11. WBahn

    Moderator

    Mar 31, 2012
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    @tcmtech : That last remark really was uncalled for.

    Most TV/PC and similar SMPS have a transformer in them. The transformer is designed to work with a much higher frequency which is provided by the switching mechanism at the front end on the primary side which uses feedback from the secondary side. Discussing the potential effect of harmonics on this circuitry seems quite reasonable.
     
  12. Jony130

    AAC Fanatic!

    Feb 17, 2009
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    But do not forget that every off-line smps has a bridge rectifier and 400V bulk capacitor at the input. So who cares if the input voltage is a sine wave or square wave?
     
  13. Wendy

    Moderator

    Mar 24, 2008
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    I went ahead and deleted said post.
     
  14. Reloadron

    Active Member

    Jan 15, 2015
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    Papabravo said:
    That would be my thinking. Devices like my home computer and my TV as well as cordless telephones have no problems at all with power from UPS units which output a "Modified Sine Wave" which pretty much looks like a square wave. :) Some devices with linear power supplies using some transformers may not care for the square wave or modified sine wave input. So in a simple nutshell it all comes down to the device. Some will and some won't. Never gave it much thought but some of my power tools that are mains operated (120 VAC 60Hz) may not operate well on a square wave and I am not about to try the microwave oven. :)

    Ron
     
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  15. Roderick Young

    Member

    Feb 22, 2015
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    I don't know about TV's. I know for sure that PC's today use line switching power supplies, and the first thing that they do is rectify the line voltage into high voltage DC. They will work fine off a square wave, modified sine, or even high voltage DC *. Every brick-type computer supply I've seen is the same way, as are the tiny, light phone chargers. Only the older "wall wort" adapters actually have a line transformer in them, and you can usually tell those simply by their heavier weight for their size.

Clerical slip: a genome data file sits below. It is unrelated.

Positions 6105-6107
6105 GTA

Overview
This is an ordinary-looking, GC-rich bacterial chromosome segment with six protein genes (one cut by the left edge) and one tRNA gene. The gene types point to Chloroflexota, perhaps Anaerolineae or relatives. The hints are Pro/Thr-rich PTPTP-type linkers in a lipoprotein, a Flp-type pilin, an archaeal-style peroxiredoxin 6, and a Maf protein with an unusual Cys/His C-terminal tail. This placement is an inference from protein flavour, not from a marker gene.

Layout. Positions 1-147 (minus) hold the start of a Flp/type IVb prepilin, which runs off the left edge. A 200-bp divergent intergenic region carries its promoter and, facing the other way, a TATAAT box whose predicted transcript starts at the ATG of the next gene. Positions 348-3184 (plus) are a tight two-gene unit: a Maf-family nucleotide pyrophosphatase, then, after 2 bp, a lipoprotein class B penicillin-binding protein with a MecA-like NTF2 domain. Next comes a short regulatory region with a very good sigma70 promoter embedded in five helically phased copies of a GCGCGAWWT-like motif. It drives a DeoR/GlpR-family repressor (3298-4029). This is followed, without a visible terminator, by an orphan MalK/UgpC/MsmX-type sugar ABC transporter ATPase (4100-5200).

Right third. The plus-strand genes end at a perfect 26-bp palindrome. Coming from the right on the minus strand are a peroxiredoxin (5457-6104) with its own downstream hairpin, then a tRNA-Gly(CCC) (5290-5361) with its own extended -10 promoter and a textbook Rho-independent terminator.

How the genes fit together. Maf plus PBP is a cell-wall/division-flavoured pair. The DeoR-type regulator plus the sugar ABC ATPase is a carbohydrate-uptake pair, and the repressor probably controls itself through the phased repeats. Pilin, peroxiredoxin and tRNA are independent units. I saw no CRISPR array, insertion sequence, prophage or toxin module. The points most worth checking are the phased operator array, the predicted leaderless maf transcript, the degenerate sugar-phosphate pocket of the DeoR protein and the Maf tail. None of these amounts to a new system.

I have heard, but have not personally verified, that AC motors will not run well off a square wave - that they can overheat, draw more power than expected, or even burn out.

    * With the exception that if the supply uses discrete rectifiers for a full wave bridge, only two of the parts will carry the current, and could over heat if the supply is pushed to the extreme limit.
     
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  16. AnalogKid

    Distinguished Member

    Aug 1, 2013
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    Many off-line switching power supplies have power factor correcting front ends, and these care very much about the shape of the input voltage waveform. In this type of supply the bulk capacitor comes after the boost converter stage. The boost converter is relatively complex, as it shapes the input current to track the input voltage while maintaining a constant output voltage. The control loop bandwidth is not wide enough to handle the fast edge of a square wave.

    Loke almost everyone has said, it depends on the device - for more reasons that you might think.

    ak
     
  17. ranatungawk

    Thread Starter Senior Member

    Oct 30, 2008
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    Thanks!! Mr. Young!!! It's a very clear answer for my question.

    I don't know if i'm correct, but as I think, with in a SMPS , AC power (Sine or square wave) goes to a bridge rectifier and then it is converted to DC as the first step. Even though the input is Sine or square it wont be a matter for other stages after the bridge rectifier of the SMPS..



    **** as i have seen some of AC motors wont run with a square wave at all!!! when AC with square wave is supplied, it gives a hum (Drrrrrrr....)and fan blades begins to vibrate but rotate.